Frack Corporate Personhood

A Pennsylvania judge has drawn a hard line against so-called corporate ‘persons.’

Anthony Mangini

(Photo courtesy of / Flickr / Creative Commons)

Do cor­po­ra­tions count as peo­ple? The Supreme Court said as much in Cit­i­zens Unit­ed, but a Penn­syl­va­nia judge recent­ly issued a resound­ing no.” On March 20, Judge Deb­bie O’Dell-Seneca ruled that the state’s con­sti­tu­tion doesn’t guar­an­tee cor­po­ra­tions a right to pri­va­cy — because that’s a priv­i­lege reserved for people.

Two local news­pa­pers had peti­tioned O’Dell-Seneca to unseal a 2011 set­tle­ment between a west­ern Penn­syl­va­nia fam­i­ly and sev­er­al frack­ing com­pa­nies. The Hal­lowich fam­i­ly had sued over charges that hydraulic frack­ing oper­a­tions on their land were caus­ing them chron­ic nose­bleeds, headaches and sore throats. The com­pa­nies agreed to set­tle but imposed a strict gag order — some­thing the frack­ing indus­try reg­u­lar­ly insists upon in health-relat­ed lawsuits.

Gas extrac­tion com­pa­ny Range Resources Corp. argued before O’Dell-Seneca that the com­pa­nies’ pri­va­cy rights pro­tect­ed them from dis­clos­ing the details of the set­tle­ment. But the judge dis­agreed, find­ing the argu­ment mer­it­less” because the com­pa­nies have no right to privacy.

In fact, Judge O’Dell-Seneca spent rough­ly one-third of her 32-page deci­sion force­ful­ly artic­u­lat­ing the rea­sons why cor­po­ra­tions are not con­sid­ered legal per­sons under the state’s con­sti­tu­tion, observ­ing that, the con­sti­tu­tion­al rights that busi­ness enti­ties may assert are not coter­mi­nous or homo­ge­neous with the rights of human beings.” She con­tin­ued, It is axiomat­ic that cor­po­ra­tions, com­pa­nies and part­ner­ships have no spir­i­tu­al nature,’ feel­ings,’ intel­lect,’ beliefs,’ thoughts,’ emo­tions’ or sen­sa­tions,’ because they do not exist in the man­ner that humankind exists.”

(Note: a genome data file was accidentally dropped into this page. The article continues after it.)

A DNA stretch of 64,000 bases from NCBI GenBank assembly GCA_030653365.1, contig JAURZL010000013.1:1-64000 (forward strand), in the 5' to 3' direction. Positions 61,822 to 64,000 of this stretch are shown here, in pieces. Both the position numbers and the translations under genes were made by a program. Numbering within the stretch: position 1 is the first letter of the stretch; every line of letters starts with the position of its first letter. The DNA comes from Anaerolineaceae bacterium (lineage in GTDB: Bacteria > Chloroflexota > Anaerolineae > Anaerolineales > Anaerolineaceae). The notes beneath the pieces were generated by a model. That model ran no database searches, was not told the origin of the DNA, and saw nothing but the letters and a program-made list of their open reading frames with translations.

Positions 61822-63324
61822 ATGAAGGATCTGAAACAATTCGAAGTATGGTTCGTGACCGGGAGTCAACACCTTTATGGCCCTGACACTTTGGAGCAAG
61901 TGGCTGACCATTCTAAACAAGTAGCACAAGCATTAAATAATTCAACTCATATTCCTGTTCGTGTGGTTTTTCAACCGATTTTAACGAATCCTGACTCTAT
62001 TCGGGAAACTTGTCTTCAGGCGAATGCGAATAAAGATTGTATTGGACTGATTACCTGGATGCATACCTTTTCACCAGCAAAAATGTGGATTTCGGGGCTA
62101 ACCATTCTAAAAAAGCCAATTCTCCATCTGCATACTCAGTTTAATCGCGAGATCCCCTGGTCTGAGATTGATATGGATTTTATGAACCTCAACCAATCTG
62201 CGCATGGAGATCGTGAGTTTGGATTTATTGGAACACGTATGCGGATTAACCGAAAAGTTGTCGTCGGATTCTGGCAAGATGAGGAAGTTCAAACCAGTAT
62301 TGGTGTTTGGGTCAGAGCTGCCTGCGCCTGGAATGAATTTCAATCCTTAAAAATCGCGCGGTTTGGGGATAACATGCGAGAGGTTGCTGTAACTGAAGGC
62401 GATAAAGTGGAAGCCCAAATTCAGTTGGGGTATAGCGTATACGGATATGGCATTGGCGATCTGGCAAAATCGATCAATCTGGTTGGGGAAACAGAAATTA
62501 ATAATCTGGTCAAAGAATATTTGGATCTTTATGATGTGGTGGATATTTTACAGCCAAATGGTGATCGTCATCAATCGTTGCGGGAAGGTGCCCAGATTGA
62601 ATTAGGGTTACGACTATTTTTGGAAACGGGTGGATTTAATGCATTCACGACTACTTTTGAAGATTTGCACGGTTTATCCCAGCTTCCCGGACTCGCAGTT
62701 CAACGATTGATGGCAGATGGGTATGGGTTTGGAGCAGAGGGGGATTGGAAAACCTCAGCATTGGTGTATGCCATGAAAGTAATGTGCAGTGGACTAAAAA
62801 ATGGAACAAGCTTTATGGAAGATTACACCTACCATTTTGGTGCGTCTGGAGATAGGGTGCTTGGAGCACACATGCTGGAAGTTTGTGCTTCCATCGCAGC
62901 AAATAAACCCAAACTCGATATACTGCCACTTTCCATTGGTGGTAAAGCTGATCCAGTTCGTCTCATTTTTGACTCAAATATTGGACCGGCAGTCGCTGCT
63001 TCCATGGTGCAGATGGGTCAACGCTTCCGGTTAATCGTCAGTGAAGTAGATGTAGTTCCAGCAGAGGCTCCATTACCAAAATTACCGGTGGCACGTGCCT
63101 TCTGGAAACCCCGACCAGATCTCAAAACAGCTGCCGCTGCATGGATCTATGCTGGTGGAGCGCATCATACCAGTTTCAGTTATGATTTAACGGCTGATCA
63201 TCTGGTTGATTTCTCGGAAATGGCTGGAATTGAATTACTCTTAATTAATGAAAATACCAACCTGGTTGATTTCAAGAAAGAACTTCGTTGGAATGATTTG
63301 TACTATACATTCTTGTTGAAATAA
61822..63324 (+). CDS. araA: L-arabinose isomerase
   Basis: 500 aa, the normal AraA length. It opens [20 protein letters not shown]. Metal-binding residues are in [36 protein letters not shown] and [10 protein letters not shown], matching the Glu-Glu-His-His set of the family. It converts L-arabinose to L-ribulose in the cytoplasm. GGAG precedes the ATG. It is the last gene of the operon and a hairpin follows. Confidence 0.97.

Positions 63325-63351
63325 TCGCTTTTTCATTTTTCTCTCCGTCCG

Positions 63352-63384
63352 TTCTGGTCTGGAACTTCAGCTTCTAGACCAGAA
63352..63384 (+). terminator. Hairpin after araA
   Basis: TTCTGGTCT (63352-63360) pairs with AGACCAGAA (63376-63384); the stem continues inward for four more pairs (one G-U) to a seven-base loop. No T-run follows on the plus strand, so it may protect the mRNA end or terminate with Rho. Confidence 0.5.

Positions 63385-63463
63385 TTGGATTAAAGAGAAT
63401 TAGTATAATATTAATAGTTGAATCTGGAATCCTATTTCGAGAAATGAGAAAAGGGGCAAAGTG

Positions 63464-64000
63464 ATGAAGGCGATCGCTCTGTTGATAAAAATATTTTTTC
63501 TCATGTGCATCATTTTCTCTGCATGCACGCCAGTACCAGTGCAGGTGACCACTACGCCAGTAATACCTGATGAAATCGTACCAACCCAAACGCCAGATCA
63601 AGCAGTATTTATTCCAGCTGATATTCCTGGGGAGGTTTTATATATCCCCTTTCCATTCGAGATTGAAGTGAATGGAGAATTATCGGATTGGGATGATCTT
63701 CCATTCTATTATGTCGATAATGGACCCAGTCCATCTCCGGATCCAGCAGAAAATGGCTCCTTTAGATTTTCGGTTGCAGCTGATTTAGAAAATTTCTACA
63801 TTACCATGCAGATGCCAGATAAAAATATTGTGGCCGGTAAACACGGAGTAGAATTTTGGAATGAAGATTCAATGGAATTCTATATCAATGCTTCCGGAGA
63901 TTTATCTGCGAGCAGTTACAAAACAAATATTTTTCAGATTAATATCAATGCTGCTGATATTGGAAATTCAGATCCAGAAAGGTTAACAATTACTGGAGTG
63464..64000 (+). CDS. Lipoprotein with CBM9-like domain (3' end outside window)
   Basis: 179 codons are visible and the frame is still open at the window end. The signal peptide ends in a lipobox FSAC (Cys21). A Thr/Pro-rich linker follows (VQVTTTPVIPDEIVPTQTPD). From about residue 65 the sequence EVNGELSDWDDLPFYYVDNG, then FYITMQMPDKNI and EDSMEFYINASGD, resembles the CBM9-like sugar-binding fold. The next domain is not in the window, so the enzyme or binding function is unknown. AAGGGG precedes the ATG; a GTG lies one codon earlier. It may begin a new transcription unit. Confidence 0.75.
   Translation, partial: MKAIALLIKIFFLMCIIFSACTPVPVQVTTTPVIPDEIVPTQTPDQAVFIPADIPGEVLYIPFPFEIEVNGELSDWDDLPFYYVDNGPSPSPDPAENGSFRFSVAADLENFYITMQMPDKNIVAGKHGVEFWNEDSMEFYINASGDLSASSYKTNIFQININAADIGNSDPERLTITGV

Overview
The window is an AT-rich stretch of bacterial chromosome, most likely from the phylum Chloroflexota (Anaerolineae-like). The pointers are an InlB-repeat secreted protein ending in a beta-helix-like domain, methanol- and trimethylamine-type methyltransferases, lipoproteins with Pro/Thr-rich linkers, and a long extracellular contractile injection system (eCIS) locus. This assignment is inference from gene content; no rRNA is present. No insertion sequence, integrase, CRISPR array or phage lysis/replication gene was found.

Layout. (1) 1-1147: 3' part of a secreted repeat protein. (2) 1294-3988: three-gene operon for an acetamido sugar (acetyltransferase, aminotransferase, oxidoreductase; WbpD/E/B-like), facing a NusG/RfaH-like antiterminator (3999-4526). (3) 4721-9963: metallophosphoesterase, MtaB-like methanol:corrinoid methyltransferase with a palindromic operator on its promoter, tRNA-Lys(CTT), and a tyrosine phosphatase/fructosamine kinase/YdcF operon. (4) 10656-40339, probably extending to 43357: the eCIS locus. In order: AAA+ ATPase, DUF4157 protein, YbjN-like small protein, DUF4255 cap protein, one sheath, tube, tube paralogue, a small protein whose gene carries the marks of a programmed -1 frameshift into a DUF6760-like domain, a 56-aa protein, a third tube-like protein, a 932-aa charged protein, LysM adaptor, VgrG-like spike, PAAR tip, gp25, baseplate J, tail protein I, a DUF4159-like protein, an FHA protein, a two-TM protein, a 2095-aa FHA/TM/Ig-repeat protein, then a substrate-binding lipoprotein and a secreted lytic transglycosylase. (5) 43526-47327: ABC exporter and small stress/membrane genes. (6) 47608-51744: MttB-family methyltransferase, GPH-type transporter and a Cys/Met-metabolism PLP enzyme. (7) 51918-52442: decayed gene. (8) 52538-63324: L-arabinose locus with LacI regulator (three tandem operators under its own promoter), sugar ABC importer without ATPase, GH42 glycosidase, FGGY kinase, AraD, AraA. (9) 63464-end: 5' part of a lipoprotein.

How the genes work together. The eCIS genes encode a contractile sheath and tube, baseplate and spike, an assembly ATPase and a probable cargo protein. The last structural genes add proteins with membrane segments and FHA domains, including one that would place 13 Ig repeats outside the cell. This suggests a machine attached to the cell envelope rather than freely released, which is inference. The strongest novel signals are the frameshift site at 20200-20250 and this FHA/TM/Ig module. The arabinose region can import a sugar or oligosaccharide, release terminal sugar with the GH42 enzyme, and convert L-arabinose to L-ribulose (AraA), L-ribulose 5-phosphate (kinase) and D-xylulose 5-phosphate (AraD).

The rul­ing rep­re­sents the first crack in the judi­cial armor that has been so metic­u­lous­ly weld­ed togeth­er by major cor­po­ra­tions,” Thomas Linzey, Com­mu­ni­ty Envi­ron­men­tal Legal Defense Fund (CELDF) exec­u­tive direc­tor, told Alter­Net. In what it calls a new civ­il rights move­ment,” CELDF has helped more than 100 com­mu­ni­ties in eight states adopt a Com­mu­ni­ty Bill of Rights to lim­it cor­po­rate personhood.

Oth­er activists hope that Judge O’Dell-Seneca’s deci­sions will boost the move­ment for an amend­ment to the U.S. Con­sti­tu­tion clar­i­fy­ing that cor­po­ra­tions are not peo­ple. The Move to Amend Coali­tion has gath­ered more than 280,000 online sig­na­tures sup­port­ing such an amend­ment, and 12 states have passed res­o­lu­tions of support.

Antho­ny Mangi­ni is an edi­to­r­i­al intern at In These Times. He holds a mas­ter’s degree from the Uni­ver­si­ty of Min­neso­ta and a bach­e­lor’s degree from New York Uni­ver­si­ty. He cur­rent­ly resides in Chicago.
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